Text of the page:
If you are interested in blogging or want to promote your book, please contact E. B. Davis at writerswhokill@gmail.com.

September Interviews

9/2 Dianne Freeman, A Lady's Guide to Mischief and Murder

9/9 Ellen Byron, Murder in the Bayou Boneyard

9/16 Marilyn Levinson, writing as Allison Brook, Checked Out for Murder

9/23 Rhys Bowen, The Last Mrs. Summers

9/30 Sherry Harris, From Beer To Eternity

September Guest Bloggers

9/19 Judy Alter

WWK Weekend Bloggers

9/5 V. M. Burns

9/12 Jennifer J. Chow

9/26 Kait Carson


Keenan Powell recently signed with agent Amy Collins of Talcott Notch. Congratulations, Keenan!

KM Rockwood's "Secrets To The Grave" will appear in the new SinC Chesapeake Chapter's new anthology Invitation To Murder, which will be released by Wildside Press on 10/6.

Congratulations to our two Silver Falchion Finalists Connie Berry and Debra Goldstein!

Paula Gail Benson's "Cosway's Confidence" placed second and Debra Goldstein's "Wabbit's Carat" received Honorable Mention in the Bethlehem Writers Roundtable 2020 short story contest. Congratulations, Paula and Debra!

Susan Van Kirk's Three May Keep A Secret has been republished by Harlequinn's Worldwide Mystery. The WWK interview about the book can be accessed here. We're so glad another publisher picked up this series.

KM Rockwood's "Burning Desire," and Paula Gail Benson's "Living One's Own Truth," have been published in the anthology Heartbreaks & Half-truths. Congratulations to all of the WWK writers.

Please join Margaret S. Hamilton's Kings River Life podcast of her short story "Busted at the Book Sale" here. Congratulations, Margaret!

Look Margaret S. Hamilton's short stories in the new Mid-Century Murder by Darkhouse Books. Margaret's story is titled "4BR/3.5BA Contemporary."

Grace Topping's second novel in Laura Bishop staging series, Staging Wars, was released by Henery Press on April 28th. Look for the interview here from April 29th.

Annette Dashofy's 10th Zoe Chambers mystery, Til Death, will be released on June 16th. Look for the interview here on June 17.


Friday, July 19, 2019

Five Writing Numbers by Warren Bull

Five Writing Numbers

Image by Amador Louveiro on Upsplash

Although there are no absolute rules in writing and I have never seen the process accurately reduced to an equation, I have developed a number of relevant numbers that help me evaluate written work.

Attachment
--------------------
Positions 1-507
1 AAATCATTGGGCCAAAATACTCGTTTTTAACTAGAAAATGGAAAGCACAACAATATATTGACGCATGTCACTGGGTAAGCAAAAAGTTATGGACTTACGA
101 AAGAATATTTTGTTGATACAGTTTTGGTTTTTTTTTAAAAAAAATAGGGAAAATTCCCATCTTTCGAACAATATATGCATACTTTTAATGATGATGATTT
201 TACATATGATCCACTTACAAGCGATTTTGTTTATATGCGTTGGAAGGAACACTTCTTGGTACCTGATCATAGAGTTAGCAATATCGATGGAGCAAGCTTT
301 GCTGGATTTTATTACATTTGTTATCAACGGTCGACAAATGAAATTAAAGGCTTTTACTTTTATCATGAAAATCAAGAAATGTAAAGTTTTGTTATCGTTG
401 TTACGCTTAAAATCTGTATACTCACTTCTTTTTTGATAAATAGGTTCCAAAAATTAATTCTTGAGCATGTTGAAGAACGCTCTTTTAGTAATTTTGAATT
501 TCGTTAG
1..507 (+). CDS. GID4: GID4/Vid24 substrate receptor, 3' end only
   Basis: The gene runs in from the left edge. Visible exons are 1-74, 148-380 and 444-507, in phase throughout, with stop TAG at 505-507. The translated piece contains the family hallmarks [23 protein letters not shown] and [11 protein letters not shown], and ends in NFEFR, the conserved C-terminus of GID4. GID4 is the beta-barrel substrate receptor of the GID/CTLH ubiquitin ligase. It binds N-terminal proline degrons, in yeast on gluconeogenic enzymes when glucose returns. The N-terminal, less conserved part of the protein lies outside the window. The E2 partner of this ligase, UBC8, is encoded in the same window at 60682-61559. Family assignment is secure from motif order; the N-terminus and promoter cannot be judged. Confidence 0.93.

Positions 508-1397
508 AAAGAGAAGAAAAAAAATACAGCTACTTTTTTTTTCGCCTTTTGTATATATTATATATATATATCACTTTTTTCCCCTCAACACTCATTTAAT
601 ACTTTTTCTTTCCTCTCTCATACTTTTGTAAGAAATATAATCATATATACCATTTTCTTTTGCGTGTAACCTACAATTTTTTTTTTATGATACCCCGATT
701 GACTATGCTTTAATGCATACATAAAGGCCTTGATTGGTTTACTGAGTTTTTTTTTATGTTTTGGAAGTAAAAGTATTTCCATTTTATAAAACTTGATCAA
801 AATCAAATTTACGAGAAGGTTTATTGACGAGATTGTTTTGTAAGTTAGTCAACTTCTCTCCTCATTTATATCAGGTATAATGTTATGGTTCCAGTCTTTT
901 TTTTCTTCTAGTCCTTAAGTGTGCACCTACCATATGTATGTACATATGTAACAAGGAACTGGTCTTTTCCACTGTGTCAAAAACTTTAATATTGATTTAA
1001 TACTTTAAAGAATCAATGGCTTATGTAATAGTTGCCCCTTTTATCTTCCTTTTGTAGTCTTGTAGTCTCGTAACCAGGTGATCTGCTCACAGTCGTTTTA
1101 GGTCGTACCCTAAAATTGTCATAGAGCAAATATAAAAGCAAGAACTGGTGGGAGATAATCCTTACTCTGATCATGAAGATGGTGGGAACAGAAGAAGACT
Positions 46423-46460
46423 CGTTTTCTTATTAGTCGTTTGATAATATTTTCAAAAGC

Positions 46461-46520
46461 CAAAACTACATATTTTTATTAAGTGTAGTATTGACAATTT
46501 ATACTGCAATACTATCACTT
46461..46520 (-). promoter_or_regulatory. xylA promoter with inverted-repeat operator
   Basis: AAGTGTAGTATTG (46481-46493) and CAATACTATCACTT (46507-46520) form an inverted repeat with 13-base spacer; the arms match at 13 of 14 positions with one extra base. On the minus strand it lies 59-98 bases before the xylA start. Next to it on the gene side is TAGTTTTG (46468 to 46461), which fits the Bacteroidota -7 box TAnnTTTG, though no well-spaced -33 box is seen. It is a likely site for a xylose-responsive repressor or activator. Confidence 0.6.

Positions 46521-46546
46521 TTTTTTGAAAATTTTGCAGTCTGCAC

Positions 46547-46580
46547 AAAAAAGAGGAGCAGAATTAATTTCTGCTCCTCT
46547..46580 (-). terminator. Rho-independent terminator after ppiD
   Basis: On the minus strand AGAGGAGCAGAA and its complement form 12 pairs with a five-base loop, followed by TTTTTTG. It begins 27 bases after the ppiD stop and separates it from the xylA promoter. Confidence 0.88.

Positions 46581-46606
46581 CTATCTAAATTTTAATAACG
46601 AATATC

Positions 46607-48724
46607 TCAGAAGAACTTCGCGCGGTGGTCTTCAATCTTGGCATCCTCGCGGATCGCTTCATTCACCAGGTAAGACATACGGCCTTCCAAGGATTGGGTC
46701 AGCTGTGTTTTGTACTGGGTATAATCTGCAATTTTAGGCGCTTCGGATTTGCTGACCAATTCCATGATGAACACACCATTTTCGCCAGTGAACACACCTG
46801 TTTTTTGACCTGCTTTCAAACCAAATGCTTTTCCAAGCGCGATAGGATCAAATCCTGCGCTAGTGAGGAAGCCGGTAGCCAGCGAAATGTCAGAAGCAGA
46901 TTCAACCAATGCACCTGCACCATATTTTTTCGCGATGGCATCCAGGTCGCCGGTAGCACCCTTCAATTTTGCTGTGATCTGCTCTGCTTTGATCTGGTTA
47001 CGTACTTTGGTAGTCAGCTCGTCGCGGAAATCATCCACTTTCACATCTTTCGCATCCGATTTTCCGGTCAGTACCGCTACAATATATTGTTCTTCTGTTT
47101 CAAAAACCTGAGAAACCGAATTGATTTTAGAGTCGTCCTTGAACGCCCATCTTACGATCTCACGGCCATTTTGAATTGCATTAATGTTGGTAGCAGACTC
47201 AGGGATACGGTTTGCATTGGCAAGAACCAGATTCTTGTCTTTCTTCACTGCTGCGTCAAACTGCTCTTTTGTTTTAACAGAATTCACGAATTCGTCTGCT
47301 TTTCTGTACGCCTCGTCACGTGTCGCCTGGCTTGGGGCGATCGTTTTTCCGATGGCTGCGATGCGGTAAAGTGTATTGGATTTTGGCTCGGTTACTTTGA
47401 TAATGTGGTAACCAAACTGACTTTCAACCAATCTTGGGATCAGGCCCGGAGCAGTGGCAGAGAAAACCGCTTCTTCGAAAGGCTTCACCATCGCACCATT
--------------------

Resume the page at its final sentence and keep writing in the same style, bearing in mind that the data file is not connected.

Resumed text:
One. A writer has one chance to engage a reader, an agent, an editor or a publisher. I cringe when I hear a writer say, “Oh, I deal with that in the next chapter (page or paragraph.)  The audience may not read that far if they don’t have a reason to continue reading right now.  Gonna’ bring in the fireworks or send a man into the room carrying a gun? Do it now.
Two. If I see two !s on page one, I am not likely to read the page at all. I have read too many examples of a writer trying to use punctuation to express emotion. I hesitate when I see one ! on page one. Vivid writing does not need any. Well, okay, one if you absolutely must. !s make me think people are shouting. I have never read a story where !s have a positive effect.
Three is about the absolute number of characters readers can keep in their minds in the opening of a story. Two human and a pet can work. When the number of characters exceeds the number of pages, the audience has already lost track. Reading will soon be replaced by something more engaging like clipping fingernails. Do you remember meeting your significant other’s family at a holiday? What I recall is that after two minutes, I knew none of the names. I did not remember if the person talking with me admired General Lee or General Grant. I could not tell if the person in the corner was eyeing me with lust, disgust or was so nearsighted that I was out of their visual field.
Four. There are four things a writer should do that will not guarantee that their work will get accepted. First, read the submission guidelines carefully. Second, comply with the submission guide. I have attended writing conferences that have small groups of writers presenting a selection of their work to an agent in hopes the agent will ask for a larger sample and possibly consider representing the writers. Every time at least one writer in the group presented something different from the guidelines. And none of those authors was asked to send in more of their work. Third, respond to requests quickly. Fourth, respond to requests politely.
Five. The reason writers should do four the things that do not guarantee acceptance, is that, if they do, their submission will move from immediate filing in the circular file receptacle on the floor that is  known as the trash can, to a pile that could be labeled, “maybe.”


Margaret S. Hamilton said...

thoughtful blog. Thank you!

E. B. Davis said...

Wise advice, Warren.

KM Rockwood said...

Great hints, Warren. The writing may be the important thing, but there are basic guidelines most of us must follow.

Susan Oleksiw said...

Spot on, Warren. I was just reading a story that introduced three characters in the first half page and I've had to go back to look repeatedly to figure out who's who and where am I in the story. Number four is also very needed.